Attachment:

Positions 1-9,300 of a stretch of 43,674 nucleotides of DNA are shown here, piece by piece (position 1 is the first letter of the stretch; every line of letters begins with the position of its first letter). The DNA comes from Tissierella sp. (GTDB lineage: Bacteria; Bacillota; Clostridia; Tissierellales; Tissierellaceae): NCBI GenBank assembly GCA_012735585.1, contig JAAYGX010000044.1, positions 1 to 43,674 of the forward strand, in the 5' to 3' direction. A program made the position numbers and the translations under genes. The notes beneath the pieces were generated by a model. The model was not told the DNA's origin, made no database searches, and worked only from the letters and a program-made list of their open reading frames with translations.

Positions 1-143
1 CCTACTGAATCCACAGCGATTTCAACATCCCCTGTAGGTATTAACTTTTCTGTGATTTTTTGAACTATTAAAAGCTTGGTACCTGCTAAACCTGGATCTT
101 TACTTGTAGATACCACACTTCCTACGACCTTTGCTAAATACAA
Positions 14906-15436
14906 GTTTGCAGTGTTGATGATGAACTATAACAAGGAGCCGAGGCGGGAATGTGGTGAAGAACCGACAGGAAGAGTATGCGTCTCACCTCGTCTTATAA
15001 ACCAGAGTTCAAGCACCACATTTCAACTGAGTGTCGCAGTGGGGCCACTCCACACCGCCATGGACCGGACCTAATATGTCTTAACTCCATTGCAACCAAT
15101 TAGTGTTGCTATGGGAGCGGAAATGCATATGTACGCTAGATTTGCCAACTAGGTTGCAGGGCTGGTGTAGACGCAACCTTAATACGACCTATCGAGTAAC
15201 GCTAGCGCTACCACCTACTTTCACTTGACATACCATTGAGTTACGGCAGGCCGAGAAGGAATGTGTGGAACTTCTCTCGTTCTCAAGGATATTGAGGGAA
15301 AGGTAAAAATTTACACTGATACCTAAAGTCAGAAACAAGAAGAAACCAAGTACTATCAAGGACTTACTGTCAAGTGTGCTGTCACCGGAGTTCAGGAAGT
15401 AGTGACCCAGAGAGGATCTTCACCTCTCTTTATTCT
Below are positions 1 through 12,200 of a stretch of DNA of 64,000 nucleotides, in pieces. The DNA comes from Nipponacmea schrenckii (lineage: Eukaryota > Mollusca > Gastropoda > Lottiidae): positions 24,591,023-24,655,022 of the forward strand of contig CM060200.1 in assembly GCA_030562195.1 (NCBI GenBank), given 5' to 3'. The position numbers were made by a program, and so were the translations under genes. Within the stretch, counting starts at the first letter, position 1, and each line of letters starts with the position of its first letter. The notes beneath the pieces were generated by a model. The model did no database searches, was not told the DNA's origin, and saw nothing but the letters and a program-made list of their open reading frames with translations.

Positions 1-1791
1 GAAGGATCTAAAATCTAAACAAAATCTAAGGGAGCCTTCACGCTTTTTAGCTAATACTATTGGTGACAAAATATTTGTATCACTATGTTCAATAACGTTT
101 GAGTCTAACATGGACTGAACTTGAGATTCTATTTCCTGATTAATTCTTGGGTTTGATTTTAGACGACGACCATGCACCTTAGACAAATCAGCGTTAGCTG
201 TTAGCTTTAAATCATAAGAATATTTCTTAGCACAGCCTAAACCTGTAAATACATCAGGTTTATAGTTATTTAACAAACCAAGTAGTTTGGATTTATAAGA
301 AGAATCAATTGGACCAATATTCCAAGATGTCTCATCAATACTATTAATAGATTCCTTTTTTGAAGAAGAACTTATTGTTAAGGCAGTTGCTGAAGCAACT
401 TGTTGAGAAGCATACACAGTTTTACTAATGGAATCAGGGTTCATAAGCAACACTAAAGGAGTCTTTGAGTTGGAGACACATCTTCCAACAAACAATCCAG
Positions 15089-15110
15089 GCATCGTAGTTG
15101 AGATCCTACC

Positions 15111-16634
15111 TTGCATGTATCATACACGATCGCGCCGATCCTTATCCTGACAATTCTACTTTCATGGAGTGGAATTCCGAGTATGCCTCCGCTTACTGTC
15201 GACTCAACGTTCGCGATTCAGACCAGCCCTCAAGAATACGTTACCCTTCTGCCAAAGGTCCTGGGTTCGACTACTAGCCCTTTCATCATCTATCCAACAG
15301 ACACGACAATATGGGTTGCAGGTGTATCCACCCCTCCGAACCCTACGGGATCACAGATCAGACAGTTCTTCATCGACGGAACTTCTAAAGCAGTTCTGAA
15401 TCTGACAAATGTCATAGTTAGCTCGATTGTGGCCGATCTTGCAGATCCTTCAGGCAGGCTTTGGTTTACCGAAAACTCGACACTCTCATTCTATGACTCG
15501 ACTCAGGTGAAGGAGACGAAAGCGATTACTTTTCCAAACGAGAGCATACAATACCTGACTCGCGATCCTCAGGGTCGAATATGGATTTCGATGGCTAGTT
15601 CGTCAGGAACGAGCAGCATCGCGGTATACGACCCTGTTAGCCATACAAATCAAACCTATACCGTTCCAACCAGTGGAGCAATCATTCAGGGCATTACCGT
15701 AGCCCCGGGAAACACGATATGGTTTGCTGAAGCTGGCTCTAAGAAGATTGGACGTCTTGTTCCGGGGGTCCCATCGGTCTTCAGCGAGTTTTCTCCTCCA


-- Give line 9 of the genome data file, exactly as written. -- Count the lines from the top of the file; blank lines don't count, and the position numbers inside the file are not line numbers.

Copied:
15201 GCTAGCGCTACCACCTACTTTCACTTGACATACCATTGAGTTACGGCAGGCCGAGAAGGAATGTGTGGAACTTCTCTCGTTCTCAAGGATATTGAGGGAA